She sought academic accommodations and received them, such as extensions on a couple of assignments, because she was having flashbacks and difficulty sleeping or focusing.
That was the extent of it, she said, and the case closed. The Title IX process ultimately felt like a dead end to Katherine. She said she would have appreciated check-ins or support groups to join after reporting.
“I don’t know what happens to that report now … it’s probably still in the records or something, but I wish it wasn’t,” Katherine said. “It was like, I talked about something very embarrassing and then it was never spoken of again.”
The shame and guilt that leads survivors to question their experiences
At first, Pitt sophomore Mia Larkin questioned whether it was sexual assault. Was it my fault? It seemed to have happened too easily, they said. And, the assault wasn’t violent as it’s often portrayed.
“I’m like, ‘I am wrong. I’m in the wrong for this. This was my fault for letting him in,’” they said.
In December, a student Larkin matched with on a dating app came over to their dorm to study. Larkin was reluctant to invite him, they said — there was a physics final in the morning. As the student made escalating sexual advances, Larkin felt “very uncomfortable.” They asked the student to leave multiple times, but Larkin ultimately felt that they had to continue for him to leave.
“It was just very manipulative,” they said.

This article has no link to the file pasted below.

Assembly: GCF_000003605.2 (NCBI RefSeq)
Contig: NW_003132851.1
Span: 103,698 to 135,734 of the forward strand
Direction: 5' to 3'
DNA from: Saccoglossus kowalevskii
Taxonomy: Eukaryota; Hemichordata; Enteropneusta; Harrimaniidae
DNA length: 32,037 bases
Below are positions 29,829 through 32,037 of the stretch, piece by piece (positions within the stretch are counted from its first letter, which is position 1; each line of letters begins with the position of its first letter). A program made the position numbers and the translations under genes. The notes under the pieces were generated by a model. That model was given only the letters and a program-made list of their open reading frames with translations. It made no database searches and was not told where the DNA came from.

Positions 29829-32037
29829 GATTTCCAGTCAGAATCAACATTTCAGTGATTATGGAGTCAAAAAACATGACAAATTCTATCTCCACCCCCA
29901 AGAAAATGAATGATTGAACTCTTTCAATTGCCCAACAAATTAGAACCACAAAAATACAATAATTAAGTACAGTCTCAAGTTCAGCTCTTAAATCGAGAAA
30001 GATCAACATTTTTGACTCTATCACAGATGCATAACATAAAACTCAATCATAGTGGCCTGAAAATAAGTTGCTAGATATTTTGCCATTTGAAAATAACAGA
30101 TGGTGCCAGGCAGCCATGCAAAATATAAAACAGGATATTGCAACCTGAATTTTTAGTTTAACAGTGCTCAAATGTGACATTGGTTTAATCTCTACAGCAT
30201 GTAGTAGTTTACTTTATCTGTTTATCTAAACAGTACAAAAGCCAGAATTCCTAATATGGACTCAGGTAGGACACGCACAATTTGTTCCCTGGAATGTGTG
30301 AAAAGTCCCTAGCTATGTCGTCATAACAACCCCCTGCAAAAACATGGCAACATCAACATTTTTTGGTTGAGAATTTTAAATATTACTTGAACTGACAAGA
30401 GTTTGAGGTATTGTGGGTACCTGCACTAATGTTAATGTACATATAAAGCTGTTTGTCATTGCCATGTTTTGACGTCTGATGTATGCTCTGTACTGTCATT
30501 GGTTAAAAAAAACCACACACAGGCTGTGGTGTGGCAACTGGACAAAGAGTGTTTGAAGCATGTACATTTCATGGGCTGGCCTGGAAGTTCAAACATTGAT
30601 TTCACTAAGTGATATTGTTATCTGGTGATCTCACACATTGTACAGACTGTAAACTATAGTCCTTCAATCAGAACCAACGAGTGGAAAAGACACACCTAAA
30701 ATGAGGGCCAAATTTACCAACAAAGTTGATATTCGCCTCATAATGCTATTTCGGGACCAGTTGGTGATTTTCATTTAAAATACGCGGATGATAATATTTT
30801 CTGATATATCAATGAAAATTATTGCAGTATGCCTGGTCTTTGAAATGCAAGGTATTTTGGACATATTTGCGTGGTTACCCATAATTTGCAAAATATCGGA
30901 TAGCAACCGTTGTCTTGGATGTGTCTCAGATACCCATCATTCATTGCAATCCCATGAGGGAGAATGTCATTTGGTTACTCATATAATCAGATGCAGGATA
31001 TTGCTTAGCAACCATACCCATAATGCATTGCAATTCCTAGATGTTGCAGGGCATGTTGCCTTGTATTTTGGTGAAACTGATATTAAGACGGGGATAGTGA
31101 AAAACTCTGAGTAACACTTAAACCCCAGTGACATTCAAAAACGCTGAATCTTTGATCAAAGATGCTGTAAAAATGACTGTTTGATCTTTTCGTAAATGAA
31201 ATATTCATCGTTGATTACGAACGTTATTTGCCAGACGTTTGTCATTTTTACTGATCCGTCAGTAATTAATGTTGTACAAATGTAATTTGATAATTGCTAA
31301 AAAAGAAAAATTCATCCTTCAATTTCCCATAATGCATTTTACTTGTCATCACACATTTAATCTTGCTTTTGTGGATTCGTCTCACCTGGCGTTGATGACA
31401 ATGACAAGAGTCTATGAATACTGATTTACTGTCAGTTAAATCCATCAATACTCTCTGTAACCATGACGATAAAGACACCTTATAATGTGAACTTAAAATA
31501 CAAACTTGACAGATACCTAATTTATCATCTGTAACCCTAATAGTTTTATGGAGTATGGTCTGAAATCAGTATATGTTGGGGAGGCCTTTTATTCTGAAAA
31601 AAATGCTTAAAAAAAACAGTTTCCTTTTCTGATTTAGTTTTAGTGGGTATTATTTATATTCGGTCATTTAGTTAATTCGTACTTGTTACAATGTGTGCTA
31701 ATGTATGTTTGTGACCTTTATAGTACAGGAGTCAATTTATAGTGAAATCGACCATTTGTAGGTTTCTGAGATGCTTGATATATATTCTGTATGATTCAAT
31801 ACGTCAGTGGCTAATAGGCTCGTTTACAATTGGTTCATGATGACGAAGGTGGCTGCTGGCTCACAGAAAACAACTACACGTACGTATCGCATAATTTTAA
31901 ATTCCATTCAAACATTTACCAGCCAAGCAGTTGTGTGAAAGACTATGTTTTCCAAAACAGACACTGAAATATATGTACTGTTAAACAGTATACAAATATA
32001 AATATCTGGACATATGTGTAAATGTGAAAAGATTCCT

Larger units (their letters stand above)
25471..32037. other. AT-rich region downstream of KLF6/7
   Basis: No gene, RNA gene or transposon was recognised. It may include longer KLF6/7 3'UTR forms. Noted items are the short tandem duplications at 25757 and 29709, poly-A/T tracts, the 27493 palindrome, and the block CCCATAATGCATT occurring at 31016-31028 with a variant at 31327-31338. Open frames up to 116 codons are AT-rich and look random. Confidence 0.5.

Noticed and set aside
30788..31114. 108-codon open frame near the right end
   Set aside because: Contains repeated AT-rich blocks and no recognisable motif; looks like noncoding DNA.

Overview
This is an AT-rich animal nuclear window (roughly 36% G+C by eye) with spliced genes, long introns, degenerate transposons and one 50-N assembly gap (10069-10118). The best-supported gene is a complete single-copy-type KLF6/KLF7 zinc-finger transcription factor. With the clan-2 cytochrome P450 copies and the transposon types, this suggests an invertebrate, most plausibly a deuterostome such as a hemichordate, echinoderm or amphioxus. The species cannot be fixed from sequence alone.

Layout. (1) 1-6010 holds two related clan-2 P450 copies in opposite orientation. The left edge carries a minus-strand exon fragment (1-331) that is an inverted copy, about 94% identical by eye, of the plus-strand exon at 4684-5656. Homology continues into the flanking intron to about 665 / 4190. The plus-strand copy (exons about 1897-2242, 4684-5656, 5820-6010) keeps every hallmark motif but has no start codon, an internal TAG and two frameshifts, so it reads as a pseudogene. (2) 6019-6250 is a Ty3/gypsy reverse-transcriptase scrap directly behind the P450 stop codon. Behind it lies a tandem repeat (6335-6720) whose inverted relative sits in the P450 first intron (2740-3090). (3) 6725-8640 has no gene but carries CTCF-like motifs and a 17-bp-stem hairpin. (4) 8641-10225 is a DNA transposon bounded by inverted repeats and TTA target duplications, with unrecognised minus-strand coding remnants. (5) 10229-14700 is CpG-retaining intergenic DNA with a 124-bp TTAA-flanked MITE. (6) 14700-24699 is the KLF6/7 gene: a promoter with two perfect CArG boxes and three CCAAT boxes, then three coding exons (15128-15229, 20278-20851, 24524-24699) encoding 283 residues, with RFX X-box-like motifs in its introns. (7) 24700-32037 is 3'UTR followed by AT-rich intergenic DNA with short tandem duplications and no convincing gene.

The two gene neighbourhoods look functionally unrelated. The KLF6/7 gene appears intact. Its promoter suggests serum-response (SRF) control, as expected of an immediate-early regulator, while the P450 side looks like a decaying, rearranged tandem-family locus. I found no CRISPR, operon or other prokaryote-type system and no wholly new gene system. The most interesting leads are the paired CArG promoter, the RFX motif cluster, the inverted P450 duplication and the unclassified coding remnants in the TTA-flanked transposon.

The student eventually left. Larkin removed the sheets from their bed and slept on the mattress with a blanket. They took their final the next morning.
As Larkin processed what had happened, they came to understand their experience as assault. They shared their experience with friends, who were supportive. Then, in January, they posted about their assault on Instagram.
“I feel like I’m trapped and I wanna do something about this, but I’m not sure where to start,” they wrote.
“I wanted to make sure I wasn’t crazy or anything, just saying, ‘Hey, this happened to me. If anyone needs help, reach out to me.’ And we could, not go through this together, but be each other’s support system,” Larkin said.
The post received about 60 comments, affirming Larkin and their experience.
“Mia, you are so brave for sharing your story and raising awareness on matters like these. Sending you unconditional love and support.”
“Thank you so much for sharing your story. I hear you and believe you. Sending so much love and strength.”
“If anything, the Title IX office will give you accommodations with school. Push for them to give you them, it’ll help with the sleepless nights and the brain fog …”
Larkin filed a report with the Title IX office early in the spring semester, and their case is ongoing. They had declined a no-contact order as of February, but the university later issued one in August.
Larkin has since begun seeing a therapist to deal with their experience and other personal matters. They’ve come to terms with realizing that it was wrong.
“I was like, ‘Oh, I don’t think it’ll happen to me.’ But then it happened to me, and I know a few people that it did happen to, so I think it’s pretty common,” they said. “I feel like most people on Pitt’s campus are sweet, but then you never really know until you know.”
After her assailant lawyered up, the Title IX process slowed to a crawl for Pitt student
The University of Pittsburgh told Beth they would get her an adviser to navigate through her Title IX case. She was told the case would take 60 days overall. But delays, broken promises and inconsistent communication turned her into a pessimist.
She filed her assault complaint in early 2022. After the drawn-out process, which Beth called “retraumatizing,” her assailant was found responsible earlier this month.